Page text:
Thursday, February 7, 2008

What it means to lack history

I don't know the names of my great grandparents.

My mother and father probably know their names, but I haven't bothered to write them down. I know very few of my distant cousins by name and really don't have many ties to family members beyond my aunts and uncles.

Wednesday night, this made me sad.

I watched Dr. Henry Louis Gates take several black celebrities through the histories of their families on PBS's African American Lives 2 .

Chris Rock learned that one of his distant relatives was a Union soldier, one of South Carolina's first black legislators and, ultimately because of white racism, a sharecropper. I watched Rock grapple with the idea that his ancestors were people of substance, and then come to the conclusion that if he had known this as a child he might have lived a different life.

Don Cheadle learned that his family was owned by Native Americans and for 30 years lived without being citizens of any country before finally receiving 40 acres of land for their trouble. Cheadle clearly struggled with the idea that his family was enslaved by the same Native Americans who watched their race nearly exterminated by white America.

Obviously, it was a powerful show.

My father watched it with me. He's been urging me to contact Gate's company about getting our own genealogy traced. Through his company, Gates can trace your genealogy back to slavery and then use DNA testing to determine which part of Africa you came from.

It's an enticing offer for nearly $900.

My family has never really been big on history. I know that my maternal great grandfather managed to acquire roughly 150 acres of land in Mississippi before he died and left it to be divided among his children. I know that further back on my mother's side there is an Irish family waiting because of her very Irish maiden name.

But, I really don't know much.

I don't know the true arc of my ancestor's lives. I have very little information about the scope of their character.

It diminishes me.

It strips me of a very valuable sense of pride, a very important feeling of accomplishment.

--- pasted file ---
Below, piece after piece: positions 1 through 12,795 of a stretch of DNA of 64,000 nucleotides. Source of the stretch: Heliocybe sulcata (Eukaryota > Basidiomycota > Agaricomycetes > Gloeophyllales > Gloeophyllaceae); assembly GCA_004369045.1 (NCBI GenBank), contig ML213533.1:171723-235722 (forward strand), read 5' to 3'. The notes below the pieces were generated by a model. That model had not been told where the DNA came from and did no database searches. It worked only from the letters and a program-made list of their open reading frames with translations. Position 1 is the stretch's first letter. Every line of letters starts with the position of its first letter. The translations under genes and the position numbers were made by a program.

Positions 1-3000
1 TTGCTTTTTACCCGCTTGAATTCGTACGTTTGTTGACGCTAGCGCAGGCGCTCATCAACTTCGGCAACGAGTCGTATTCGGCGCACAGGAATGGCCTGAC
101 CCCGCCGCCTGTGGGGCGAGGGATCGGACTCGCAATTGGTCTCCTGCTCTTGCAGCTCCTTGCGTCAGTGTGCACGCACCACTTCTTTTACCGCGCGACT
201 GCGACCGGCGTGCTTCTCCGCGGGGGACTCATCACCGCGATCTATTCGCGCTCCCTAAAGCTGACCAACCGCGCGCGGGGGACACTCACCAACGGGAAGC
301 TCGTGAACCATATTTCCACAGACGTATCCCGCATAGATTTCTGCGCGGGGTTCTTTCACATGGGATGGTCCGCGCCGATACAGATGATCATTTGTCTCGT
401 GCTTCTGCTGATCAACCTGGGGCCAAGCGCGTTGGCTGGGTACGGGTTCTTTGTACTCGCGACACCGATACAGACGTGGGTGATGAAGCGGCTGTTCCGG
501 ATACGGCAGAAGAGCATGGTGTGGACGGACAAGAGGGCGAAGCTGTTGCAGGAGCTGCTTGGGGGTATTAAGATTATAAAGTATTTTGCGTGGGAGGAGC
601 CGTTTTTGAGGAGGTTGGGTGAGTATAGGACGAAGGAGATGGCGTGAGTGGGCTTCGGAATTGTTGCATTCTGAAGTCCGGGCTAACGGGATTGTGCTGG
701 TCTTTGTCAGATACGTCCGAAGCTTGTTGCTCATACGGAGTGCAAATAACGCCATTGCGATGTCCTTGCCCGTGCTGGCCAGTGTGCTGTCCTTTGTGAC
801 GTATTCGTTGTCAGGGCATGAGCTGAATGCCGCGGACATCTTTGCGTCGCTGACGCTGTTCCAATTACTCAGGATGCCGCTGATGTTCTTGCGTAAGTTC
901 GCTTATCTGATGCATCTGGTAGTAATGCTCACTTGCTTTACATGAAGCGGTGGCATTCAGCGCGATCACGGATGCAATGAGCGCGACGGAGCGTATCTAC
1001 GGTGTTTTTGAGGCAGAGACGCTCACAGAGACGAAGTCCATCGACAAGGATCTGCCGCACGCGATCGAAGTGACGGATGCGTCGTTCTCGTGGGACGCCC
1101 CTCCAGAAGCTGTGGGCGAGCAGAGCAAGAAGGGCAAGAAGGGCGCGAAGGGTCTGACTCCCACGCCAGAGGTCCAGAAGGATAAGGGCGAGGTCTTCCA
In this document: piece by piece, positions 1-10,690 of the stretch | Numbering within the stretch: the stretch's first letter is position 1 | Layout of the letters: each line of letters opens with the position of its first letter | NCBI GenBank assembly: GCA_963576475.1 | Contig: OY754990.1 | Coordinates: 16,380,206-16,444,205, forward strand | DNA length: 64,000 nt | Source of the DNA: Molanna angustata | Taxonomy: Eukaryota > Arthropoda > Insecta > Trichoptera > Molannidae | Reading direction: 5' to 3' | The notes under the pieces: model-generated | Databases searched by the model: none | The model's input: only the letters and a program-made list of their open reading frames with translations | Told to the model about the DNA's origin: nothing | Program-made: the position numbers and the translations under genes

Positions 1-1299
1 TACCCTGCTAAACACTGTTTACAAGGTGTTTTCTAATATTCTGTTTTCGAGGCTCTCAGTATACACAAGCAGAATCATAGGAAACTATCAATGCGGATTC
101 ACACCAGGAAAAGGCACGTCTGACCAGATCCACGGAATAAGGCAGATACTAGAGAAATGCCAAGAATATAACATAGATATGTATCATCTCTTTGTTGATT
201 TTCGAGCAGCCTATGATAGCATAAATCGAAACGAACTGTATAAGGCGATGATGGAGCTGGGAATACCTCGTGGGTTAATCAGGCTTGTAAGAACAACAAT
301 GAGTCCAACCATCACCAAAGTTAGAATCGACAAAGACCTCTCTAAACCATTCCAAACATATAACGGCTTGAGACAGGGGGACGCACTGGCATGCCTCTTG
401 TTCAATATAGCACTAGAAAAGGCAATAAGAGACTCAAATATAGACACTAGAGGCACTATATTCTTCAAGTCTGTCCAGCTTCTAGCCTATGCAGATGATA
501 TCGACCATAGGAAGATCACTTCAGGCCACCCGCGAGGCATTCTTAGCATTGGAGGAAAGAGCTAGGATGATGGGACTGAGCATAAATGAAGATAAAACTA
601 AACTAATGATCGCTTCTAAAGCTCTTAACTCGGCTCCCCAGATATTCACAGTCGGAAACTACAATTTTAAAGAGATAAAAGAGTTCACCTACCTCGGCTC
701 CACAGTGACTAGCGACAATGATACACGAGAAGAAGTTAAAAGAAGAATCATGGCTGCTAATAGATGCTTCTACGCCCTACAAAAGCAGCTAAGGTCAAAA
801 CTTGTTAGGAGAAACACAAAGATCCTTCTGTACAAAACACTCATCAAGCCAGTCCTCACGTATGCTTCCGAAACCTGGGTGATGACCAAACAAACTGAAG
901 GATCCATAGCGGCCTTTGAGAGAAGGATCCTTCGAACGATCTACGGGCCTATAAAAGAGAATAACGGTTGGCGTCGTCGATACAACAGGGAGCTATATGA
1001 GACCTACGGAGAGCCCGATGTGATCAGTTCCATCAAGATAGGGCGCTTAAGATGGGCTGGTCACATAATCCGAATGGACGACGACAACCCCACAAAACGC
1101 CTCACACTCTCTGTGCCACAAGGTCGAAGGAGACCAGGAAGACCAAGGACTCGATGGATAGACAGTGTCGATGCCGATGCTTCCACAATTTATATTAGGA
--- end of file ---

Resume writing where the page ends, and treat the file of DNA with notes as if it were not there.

Tina Turner learned through the show that the very school she attended as a child in Nutbush, Tenn. was built on land once sold at a discount by one of her relatives. All those years, and she never knew what her ancestor had accomplished.

I understand her ignorance. Like most of us, I've gotten caught up in the here and now. The daily demands of life easily strip of us of the impetus to seek information about our past.

But that must change in my life. I will learn more about those who preceded me. Those black men and women who lived through this country's most troubling and dangerous times.

My history will empower me.

3 comments:

Christina Springer said...

Tami at http://whattamisaid.blogspot.com has been writing a lot about tracing her family history and how to do it.

It takes a bit of legwork. Basically, it begins with birth, marriage and death certificates. All of which are public record and sometimes free. (Or a nominal charge...$10...life without 2 lattes once a week.)

My family has done extensive research this way. And it totally changed for me the way in which I experienced school's version of history and the racism in my newly integrated classroom. (Back in Oct., I blogged a bit about that under the title "Unraveling the Tangled Skein.)

Whilst Mr Gates is fascinating in his offer. I find $900 a lot of money for something which can be obtained mostly free whilst experiencing a powerful personal journey. In fact, I find it kind of exploitive of a people whose histories were willfully stolen in order to maintain White supremacy. (And prevent slave revolts.)

Reparations aside, this service should be provided free of charge to all Black families today. It would alleviate some of this current confusion regarding the state of Black America born of historical amnesia which is evidenced by statements like "why can't they just get over slavery?"

There is documentation that they knew exactly what they were doing when thy took our names; sold our children, parents and grandparents; and ripped out our ancestral tongues. It impacts us to this very day. Every Black family in America has at least one ...if not 20...extraordinary ordinary people in their family tree. They wouldn't be alive today if they hadn't.

Your very presence on this planet is proof that someone way back did something wonderful to simply remain alive against all the odds. Maybe that thought is enough to relieve some of the sadness you feel.

Big Man said...

Thank you for that very powerful comment. And I will check out what Tami did on her blog.

stopmikelupica said...

I don't have much to offer on the topic in general, but I do remember talking with a friend once, after he got back from a short trip to Africa. It was his first time there, and it was a powerful experience for him.

What struck me the most about the conversation is how he said stuff like "Being there, I saw the connection. I saw how a lot of our church traditions here are grounded in the traditions over there, and how it was a way of saving those traditions by incorporating them into our churchs, our customs here."

I guess what I'm saying is that, while I don't know whether it is feasible for you or not, keep an open mind about maybe making a trip to Africa someday (if you haven't already). It might be another way to really get connected with your roots, and to empower yourself.

Raving Black Lunatic